• Braxton Bennett

Different Loan Types and How it Effects Buyers and Sellers.


First off, I am not a lender. I know the very basics of loans and am not a qualified to tell you details on loans. Here is what I know, that the loan type affects what homes a buyer can purchase. Let's review a few common loans and then review how it effects buyers and sellers. Please remember I am not a loan professional and any further questions about loan types should be directed toward a lender. (Just a reminder that I have a step by step guide of how to sell your home completely for free, click here)


Conventional - This is a standard loan program. This typically requires about 20% down payment. (There are lenders who have programs that can get a conventional loan lower, I've seen buyers with a 3% down) It has very little restrictions when it comes to property, it mostly requires for a the home to appraise at the contract value.


FHA Loan - This is a federally insured loan. It is insured by the Federal Housing Administration. This loan requires at least 3% down and has an income limit to qualify. It is for First Time Home Buyers. If you haven't owned a home in the last 3 years you qualify as a first time home buyer. This loan, since it is for first time home buyers, has some strict qualifications for a property to be eligible. Certain things an appraiser looks for as they determine the value of the home that they will call out. I don't have a list of requirements, but a couple items I've seen are; peeling paint, unsecured water heater, missing handrails, exposed floor boards. They basically look for large ticket items that make a home "unlivable"


USDA Loan - United States Department of Agriculture loan. It is also a federally insured loan. This loan has 0% down payment. It does limit a properties eligibility to rural locations. Here is the eligibility map. (https://eligibility.sc.egov.usda.gov/eligibility/welcomeAction.do?pageAction=rbs ) All of Box Elder County is considered Rural making it easier for First Time Home Buyers to find homes here without needing a down payment. It has the same appraisal restrictions that FHA has.



VA Loans - Veterans Affairs Loan. This is for those who have served our country. This is a great loan. Low rates and doesn't require a down payment. I personally have never closed with a client on a VA loan so I don't have the personal experience with them but I do know they have a stricter appraisal process then FHA. I have not heard of it having geographic qualifications.


Land Loans - This is not a specific loan type, but to purchase land I have seen most lender require 20% down. I've heard of lenders only requiring 10% but I haven't run into one of those lenders yet. Tied with this, if you are purchasing to build a home you'll probably get a construction loan. Those are complicated and vary tremendously per lender. Generally you present your building plans and your budget and they loan you a percentage on that.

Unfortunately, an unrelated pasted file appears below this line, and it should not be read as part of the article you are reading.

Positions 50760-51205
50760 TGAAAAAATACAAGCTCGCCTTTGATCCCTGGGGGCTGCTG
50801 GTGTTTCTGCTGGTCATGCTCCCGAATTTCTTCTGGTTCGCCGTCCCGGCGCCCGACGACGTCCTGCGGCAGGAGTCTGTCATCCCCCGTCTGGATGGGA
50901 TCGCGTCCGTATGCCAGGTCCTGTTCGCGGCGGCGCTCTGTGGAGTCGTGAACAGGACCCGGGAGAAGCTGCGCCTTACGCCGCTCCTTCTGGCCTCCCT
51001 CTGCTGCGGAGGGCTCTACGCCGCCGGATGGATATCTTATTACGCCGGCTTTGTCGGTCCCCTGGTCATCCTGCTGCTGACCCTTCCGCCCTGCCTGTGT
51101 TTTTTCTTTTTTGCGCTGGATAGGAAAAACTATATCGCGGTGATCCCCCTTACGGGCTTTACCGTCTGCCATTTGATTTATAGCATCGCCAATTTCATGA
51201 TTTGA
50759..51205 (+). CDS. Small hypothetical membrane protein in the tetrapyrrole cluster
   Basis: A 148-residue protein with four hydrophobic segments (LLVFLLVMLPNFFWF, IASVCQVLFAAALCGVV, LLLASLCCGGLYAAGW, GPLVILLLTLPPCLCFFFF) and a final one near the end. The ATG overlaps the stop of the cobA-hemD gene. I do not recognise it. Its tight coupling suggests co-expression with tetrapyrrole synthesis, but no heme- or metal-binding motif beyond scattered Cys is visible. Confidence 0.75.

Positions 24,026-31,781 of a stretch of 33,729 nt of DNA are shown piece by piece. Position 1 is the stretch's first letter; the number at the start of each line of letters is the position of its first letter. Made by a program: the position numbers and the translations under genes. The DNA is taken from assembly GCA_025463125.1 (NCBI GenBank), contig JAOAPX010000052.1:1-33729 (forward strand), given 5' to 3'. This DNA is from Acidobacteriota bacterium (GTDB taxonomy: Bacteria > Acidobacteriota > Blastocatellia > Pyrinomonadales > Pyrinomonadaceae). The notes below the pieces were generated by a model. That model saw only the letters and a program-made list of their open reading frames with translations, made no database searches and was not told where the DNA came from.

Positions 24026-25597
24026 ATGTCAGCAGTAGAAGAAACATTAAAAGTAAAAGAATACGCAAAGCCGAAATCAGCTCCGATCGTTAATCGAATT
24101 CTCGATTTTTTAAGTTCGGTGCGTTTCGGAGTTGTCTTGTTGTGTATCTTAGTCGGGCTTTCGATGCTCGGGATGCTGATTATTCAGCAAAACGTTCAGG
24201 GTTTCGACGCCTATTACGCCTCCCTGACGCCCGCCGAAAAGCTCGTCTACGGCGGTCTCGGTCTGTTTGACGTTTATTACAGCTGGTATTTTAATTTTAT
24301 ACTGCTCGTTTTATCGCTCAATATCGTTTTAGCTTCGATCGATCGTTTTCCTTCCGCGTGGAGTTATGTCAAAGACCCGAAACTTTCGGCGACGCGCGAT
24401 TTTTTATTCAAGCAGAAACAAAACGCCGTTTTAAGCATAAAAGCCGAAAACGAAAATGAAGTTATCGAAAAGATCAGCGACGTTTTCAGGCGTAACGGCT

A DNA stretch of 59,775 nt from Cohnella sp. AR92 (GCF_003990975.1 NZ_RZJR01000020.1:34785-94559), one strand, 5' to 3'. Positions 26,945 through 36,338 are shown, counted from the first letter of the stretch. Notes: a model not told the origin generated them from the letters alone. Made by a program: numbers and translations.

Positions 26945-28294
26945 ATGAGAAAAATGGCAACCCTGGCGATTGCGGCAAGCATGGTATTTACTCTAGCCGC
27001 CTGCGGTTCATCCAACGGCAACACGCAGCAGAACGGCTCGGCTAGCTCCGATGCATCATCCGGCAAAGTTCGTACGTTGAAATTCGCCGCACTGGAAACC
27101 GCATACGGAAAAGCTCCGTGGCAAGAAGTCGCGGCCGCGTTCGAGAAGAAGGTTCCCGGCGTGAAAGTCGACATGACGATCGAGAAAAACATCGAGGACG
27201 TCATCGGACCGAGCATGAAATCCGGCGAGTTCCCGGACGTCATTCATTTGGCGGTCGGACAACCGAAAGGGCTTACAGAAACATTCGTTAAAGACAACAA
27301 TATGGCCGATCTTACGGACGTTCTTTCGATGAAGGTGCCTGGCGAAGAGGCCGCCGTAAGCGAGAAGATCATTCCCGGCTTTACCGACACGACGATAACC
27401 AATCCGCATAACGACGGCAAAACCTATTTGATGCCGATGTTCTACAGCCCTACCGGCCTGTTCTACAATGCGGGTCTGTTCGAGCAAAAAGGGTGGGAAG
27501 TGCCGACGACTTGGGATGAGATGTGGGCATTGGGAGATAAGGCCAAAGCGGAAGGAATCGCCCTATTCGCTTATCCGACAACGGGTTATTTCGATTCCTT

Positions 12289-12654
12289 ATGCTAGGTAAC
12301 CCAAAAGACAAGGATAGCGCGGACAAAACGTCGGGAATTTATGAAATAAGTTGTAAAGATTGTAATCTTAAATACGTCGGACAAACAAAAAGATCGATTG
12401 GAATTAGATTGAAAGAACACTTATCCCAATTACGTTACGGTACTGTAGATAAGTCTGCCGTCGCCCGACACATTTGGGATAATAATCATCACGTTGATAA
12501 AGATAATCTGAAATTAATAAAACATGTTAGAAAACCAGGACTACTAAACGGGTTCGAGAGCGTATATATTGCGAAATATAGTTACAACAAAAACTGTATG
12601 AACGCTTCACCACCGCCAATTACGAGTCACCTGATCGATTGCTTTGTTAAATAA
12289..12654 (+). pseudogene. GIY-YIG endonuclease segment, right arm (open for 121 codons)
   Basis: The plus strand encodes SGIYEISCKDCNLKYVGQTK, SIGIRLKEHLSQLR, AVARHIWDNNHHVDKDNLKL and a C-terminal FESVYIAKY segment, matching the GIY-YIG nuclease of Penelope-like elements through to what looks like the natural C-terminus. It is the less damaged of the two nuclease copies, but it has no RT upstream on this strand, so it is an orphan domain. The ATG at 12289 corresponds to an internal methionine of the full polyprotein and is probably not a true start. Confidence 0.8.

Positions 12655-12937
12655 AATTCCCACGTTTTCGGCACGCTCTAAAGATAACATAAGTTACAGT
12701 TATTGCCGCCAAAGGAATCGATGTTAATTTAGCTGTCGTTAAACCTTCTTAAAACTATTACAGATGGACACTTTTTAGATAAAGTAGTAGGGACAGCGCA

Jumbo Loan - This is basically a conventional loan but above a standard home value amount. That is typically determined by county. So you'll need to talk to your lender and find out if your home would require a jumbo loan. I do believe they have higher interest rates, but again that is something you'll need to check with a lender about.


I know there are other loan types, such as the Utah housing loan, but I do not know enough about that to share it with you.


So that is my basic understanding of loans but the next thing is how does that affect you as a buyer and as a seller. (yes loan types are important for a seller to know).


Buyer

This one is obvious. So if you already own a home, you wont qualify for any of the first time home buyer loans (FHA, USDA, Utah housing) You'll either be doing conventional or jumbo depending on your loan amount. If you don't own a home and haven't for the past 3 years. Then you'll be able to qualify for those first time home buyer loans. Depending on if you pick FHA or USDA that will limit where you can purchase. Also it will limit the home you can get because it will need to be in good enough shape to qualify. (If you can find a lender that does a conventional at 3% down do that over FHA.) So knowing what loan you are getting will help you in correctly vetting what homes your tour and not be wasting time.



Seller

How does loan type effect a seller. It's all about marketing. So to get the most market exposure for your property and up your chances of receiving multiple offers, you need your property to qualify for as many loan types as possible. When marketing it is disclosed what loan types your property could potentially qualify for. You want to qualify for all of them so you don't limit what buyers come to your home. If that means you doing some minor repairs to get your home to match those qualifications... do it. It will help incredibly. Especially if you are in the first time home buyer's price range. Also knowing that information will help as you are reviewing offers. You should (if your agent has properly vetted the offers) know what loan type they are so then that will help as you see any potential pit falls for the future contract (if it doesn't appraise, if it will require repairs, if it is eligible) It is important for a seller to be aware of these details to get the most money out of their property.


That is it! I'm sure I missed some things, but there is a crash course in loan type and why you should know them. If you have any questions or need some clarifications, don't hesitate to contact me.


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